Blackwashing: Why No One Says Nice Things About Hitler

With the possible exception of Satan, few historical figures have a darker reputation than Hitler. Hitler is so roundly and unequivocally hated that it’s nearly impossible for anyone to say anything nice about him at all. Praising him or even trying to explain his actions rationally is enough to earn a commentator a time-share in Hitler’s pitch black reputation.

But surely the man was not entirely bad. Beyond that, his contributions to Germany probably weren’t all bad either—after all, he did at least give us the Volkswagon Beetle. But people are generally afraid to say anything nice about Hitler. The more superficial reason of course, is that Hitler apologists might be accused of Anti-Semitism, racism, fascism, or whatever.

But I think there is a deeper, more insidious reason: by wholly damning Hitler, we attempt to justify ourselves. Because, setting Hitler aside for a moment, the real tricky part of understanding Hitler’s Germany is Germany far more than it is Hitler. We have to explain to ourselves how a whole nation endorsed what is obviously, in hindsight, perfectly evil.

That’s when this startling realization surfaces: Most of us probably would have gone along with Hitler. Most of us blindly follow orders without asking questions. Each of us wants to think he or she would be the lone Bonhoeffer choosing death in defiance of Hitler. Nearly all of us are wrong. Deep down, we’re all well aware that, even in our “enlightened” age, we goose-step along with our neighbors to get by, to fit in, to survive. We are very comfortable voting for and endorsing megalomaniacal authoritarian blowhards even still, and we are deathly afraid of being viewed as different. But we hate thinking of ourselves as mindless lemmings, so we create a historical fiction to defend our self-image. In other words, we have to blackwash Hitler.

You’re not even allowed to call Hitler rational, lest you potentially implicate all of our minds in Hitler’s evil. No. He was insane. He was a mad dog. He was wholly and completely bad. He was an alien kind of inhuman evil. Hitler was a demon. He hypnotized all of Germany. He was barely human. Germans were brainwashed by a supernaturally empowered charismatic dark lord. Or else.

Because if, God-forbid-Heaven-preserve-us-Lord-have-mercy-knock-on-wood, Germans weren’t brainwashed … Well, that means most societies are still capable of doing exactly what they did.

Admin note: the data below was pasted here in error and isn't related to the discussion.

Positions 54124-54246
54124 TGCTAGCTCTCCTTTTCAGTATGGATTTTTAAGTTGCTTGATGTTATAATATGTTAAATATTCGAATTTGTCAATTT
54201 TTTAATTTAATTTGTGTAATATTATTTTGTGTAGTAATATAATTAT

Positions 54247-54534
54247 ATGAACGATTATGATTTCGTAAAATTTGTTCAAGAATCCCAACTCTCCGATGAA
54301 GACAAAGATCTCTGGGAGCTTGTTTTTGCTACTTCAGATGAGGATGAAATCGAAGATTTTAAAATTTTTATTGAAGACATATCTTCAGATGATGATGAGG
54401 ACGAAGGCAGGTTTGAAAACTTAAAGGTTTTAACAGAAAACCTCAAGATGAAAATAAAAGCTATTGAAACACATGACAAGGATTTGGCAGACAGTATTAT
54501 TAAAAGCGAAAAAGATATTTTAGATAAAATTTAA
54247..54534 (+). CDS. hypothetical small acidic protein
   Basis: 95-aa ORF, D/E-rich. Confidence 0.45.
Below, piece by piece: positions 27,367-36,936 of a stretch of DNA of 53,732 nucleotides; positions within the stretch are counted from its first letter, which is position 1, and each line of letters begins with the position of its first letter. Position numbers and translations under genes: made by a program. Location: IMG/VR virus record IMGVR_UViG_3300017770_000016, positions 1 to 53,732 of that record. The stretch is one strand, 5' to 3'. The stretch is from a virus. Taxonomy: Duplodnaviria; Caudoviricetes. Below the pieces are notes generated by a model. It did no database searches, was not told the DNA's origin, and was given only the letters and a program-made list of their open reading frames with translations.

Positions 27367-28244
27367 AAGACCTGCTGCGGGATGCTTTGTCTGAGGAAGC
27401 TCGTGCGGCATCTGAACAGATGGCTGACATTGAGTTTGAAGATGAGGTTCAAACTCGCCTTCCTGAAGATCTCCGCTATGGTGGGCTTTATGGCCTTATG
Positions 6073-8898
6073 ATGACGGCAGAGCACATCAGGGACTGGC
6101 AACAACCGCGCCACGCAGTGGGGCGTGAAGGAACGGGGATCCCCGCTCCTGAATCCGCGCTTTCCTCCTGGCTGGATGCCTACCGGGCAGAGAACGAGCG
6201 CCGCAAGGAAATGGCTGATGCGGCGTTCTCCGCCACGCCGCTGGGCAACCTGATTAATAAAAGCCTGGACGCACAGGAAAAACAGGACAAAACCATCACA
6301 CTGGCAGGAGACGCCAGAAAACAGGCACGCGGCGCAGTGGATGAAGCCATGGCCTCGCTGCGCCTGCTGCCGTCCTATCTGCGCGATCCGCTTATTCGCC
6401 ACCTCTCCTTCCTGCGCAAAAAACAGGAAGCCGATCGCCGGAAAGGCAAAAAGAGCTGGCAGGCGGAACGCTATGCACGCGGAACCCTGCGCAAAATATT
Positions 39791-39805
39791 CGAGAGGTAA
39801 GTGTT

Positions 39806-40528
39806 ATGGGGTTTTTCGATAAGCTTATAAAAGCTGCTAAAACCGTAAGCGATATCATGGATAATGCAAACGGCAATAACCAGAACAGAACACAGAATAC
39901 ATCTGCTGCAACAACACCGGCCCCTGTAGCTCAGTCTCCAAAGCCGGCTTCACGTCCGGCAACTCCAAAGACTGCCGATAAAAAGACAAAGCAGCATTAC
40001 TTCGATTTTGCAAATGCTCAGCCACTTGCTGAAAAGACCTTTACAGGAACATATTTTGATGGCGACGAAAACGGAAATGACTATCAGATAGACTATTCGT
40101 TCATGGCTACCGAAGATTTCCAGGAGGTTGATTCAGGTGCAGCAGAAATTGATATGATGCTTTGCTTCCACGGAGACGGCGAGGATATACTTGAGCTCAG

If you broaden your perspective a little bit, you can see that “blackwashing” a scapegoat applies to more than just Hitler. It pops up in any area where people want to distance themselves from a democratic evil—a terrible thing the majority of a population once endorsed.

Because democratic evils terrify us. They prove how weak most of us are. Democratic evils undercut the value of civilization. They complicate our relationship to politics. Democratic evils prove that following the rules isn’t enough. In fact, following the rules often causes democratic evils.

Ironically, the tool we use to obscure the reality of democratic evils—blackwashing—is one of the most powerful ways to prepare a society to commit democratic evils in the future.

Stay tuned for more about blackwashing tomorrow…

4 responses

  1. Michael, perhaps this explains the long-running popularity of TV shows like Criminal Minds (as well as their presupposed humanistic psychology): which is easier? Facing the reality that SIN might just be the culprit for horrific evils? Or placing such actions in a box called “temporary insanity” (or whatever new buzzword the APA can come up with)?

    I’m betting it’s the latter.

    • Perhaps. I think many are enamored with anti-social people because of the abjectness of identifying with them. The appeal is both in the “that’s not me” as well as the “could that be me?”

  2. Another factor which might contribute to this blackwashing thing is that there is a voyeurism from dragging the reputations of even innocent people down to the floor. For instance, I was just reading an article from Hillsdale College’s Imprimis magazine. The subject: the sensationalist reputation of Ty Cobb (including the notion that he was a racist).

    So for someone who is genuinely depraved, it’s not too much further to blackwash them completely.

    But I’ve heard of a film (based on a book) which is controversial, possibly because it “humanizes” Hitler: “Er ist wieder da” (“Look who’s back”). The premise (to the best of my knowledge): Hitler comes out of his bunker, present-day, & his rants become the subject of comedy routines in Germany.

    Those who’ve watched it say it ain’t mere light comedy. Why? Because it candidly shows people laughing with him & (doubtlessly) secretly agreeing with some of his statements. Perhaps things like that stab the consciences of those who like to think that Hitler is so beyond the pale that they would never find themselves agreeing with it.

    • I also read that Ty Cobb piece. It was fantastic. I’m looking forward to that book.

      I’ve never heard of “Er ist wieder da,” but I’ll check it out. Thanks for recommending so many things worthy of interest.

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